[0012] Flash cards have long been an effective way to introduce and teach various concepts to preschool and elementary level students. The flash card is a visual, tangible display that concentrates the attention of the student directly on the symbol of instruction. The student is not likely to have any question about what the instructor is demonstrating because the symbol can be prominently and dominantly displayed in the direct view of the student.

[0013] The display of the educational symbol, the letter or the word on a flash card is superior to other methods such as a blackboard or a hand out in that there is little chance that the student's attention will be incorrectly focussed on the wrong symbol or another symbol on the blackboard or hand out.

[0014] A limitation of the use of flash cards is the small number of children that can be instructed with the flash card at any one time. This limitation makes the flash card suitable for one-on-one or very small group instruction but unsuitable for demonstration to groups of ten or twenty, such groups being the normal class size of the target student group.

[0015] Preschool and early elementary education classes are most effectively addressed by the instructor when all of the students have a direct, unimpeded view of the instructor and when the students are on the same level or close to the same level as the instructor. This technique typically and effectively arranges the students sitting along the circumference of a circle on the floor with the instructor also positioned at a low level on the circumference of the circle.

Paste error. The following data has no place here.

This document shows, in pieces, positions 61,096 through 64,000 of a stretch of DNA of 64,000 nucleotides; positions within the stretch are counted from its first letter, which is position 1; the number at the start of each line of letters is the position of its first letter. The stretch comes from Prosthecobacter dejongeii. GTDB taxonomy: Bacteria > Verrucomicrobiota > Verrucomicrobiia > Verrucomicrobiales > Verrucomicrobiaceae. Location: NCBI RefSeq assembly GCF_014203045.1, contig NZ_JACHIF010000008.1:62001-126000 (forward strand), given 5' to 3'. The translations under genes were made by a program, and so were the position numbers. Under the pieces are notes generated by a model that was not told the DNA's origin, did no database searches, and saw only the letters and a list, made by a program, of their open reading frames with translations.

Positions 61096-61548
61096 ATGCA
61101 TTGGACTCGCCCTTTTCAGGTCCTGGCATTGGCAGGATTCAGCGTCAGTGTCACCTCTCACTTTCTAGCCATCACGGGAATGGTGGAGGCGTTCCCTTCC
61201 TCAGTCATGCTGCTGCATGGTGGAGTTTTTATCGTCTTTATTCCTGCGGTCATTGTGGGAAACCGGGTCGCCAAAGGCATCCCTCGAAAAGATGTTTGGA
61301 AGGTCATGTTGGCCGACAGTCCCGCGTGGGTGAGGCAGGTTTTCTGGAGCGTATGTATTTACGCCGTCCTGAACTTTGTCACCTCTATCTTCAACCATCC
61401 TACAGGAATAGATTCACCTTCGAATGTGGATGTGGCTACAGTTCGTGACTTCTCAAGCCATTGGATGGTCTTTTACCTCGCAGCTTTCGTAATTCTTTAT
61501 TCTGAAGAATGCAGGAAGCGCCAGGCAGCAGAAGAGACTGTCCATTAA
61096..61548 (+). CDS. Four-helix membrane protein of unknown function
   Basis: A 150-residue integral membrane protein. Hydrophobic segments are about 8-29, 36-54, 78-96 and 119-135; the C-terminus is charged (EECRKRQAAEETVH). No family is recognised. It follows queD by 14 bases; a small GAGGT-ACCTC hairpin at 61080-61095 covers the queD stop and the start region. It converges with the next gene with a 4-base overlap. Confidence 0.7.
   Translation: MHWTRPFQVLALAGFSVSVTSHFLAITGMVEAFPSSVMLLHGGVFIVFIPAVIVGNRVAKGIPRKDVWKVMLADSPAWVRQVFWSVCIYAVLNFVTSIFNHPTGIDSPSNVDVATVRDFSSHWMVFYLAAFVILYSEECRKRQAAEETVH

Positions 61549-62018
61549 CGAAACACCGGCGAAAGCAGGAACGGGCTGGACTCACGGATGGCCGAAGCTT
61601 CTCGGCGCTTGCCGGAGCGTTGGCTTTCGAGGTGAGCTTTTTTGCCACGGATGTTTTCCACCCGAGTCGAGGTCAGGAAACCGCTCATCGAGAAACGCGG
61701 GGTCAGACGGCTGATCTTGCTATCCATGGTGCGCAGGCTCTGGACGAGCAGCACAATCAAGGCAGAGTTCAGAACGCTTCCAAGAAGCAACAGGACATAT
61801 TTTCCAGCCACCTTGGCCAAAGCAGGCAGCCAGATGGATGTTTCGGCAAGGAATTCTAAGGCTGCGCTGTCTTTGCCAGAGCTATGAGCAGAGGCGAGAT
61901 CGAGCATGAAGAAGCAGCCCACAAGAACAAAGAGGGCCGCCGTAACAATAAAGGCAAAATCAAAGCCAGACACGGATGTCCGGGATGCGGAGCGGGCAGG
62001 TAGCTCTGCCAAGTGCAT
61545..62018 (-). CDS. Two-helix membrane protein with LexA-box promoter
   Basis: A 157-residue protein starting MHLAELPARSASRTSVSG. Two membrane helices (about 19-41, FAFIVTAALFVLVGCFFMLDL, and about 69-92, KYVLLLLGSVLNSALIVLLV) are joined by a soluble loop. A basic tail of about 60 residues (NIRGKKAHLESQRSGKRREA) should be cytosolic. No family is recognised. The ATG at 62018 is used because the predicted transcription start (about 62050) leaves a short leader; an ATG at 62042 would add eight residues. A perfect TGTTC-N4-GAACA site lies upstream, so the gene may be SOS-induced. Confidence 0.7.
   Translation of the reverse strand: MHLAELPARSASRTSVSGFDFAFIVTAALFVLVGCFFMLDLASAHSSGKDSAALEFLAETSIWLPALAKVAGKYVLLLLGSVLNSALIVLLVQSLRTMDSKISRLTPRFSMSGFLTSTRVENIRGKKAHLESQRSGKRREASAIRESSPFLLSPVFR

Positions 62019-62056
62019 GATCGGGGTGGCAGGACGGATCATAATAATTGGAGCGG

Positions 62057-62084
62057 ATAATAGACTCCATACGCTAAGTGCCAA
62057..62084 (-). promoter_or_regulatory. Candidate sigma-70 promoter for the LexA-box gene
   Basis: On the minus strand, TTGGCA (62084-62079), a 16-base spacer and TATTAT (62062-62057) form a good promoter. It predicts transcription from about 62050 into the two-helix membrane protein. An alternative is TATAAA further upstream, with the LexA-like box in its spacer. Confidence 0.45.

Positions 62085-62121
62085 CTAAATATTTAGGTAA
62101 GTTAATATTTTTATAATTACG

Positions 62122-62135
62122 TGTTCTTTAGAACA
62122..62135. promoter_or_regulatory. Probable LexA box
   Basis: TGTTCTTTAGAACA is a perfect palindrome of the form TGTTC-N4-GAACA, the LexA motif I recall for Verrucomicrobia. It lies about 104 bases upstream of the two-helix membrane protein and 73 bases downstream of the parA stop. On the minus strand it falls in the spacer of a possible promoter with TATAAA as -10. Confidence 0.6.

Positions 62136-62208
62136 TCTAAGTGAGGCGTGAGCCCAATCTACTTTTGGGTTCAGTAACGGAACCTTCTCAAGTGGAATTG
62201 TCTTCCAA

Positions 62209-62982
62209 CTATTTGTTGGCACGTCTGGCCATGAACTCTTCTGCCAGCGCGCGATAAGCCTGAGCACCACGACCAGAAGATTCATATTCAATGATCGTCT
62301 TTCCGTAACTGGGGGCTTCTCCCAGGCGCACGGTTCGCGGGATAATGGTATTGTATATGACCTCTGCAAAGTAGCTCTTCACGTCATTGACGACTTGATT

[0016] The traditional flash card displayed by the instructor in this position would not be visible to all students at all times because of the size and angle of display of the flash card. There also arises the issue of comfort of the students. An uncomfortable student will have difficulty focusing on the object of the lesson. It is an additional object of the invention to provide a mat for the student to use for sitting and like activities.

[0017] It is, therefore, an object of Learning Tiles to provide an instructional device that can function as a sitting cushion and a method of instructing students using the Learning Tiles. The Learning Tiles are useful to instruct students in letters, numbers, colors, shapes and other learning concepts, and also to provide a soft sitting mat which students could use to increase comfort while resting or sitting during instruction or at other times.

SUMMARY OF THE INVENTION

[0018] The invention is an instructional device that is a series of soft cushions imprinted with symbols useful to instruct students of all ages and abilities as well as a method of instruction using these cushions. The symbols are individual letters of the alphabet, diphthongs, digraphs, phonetically linked consonants, words, pictures, numbers, mathematical signs or other symbols.

[0019] The symbols can be either imprinted upon a fabric cover of the cushioning material, imprinted directly onto the cushioning material, or the cushion itself can be shaped to represent the symbol or shape.

[0020] The cushions are large enough and thick enough to provide a comfortable pad for sitting and small enough to be easily displayed or held by an instructor, or can be made of any size, thickness, and shape desired.

BRIEF DESCRIPTION OF THE DRAWINGS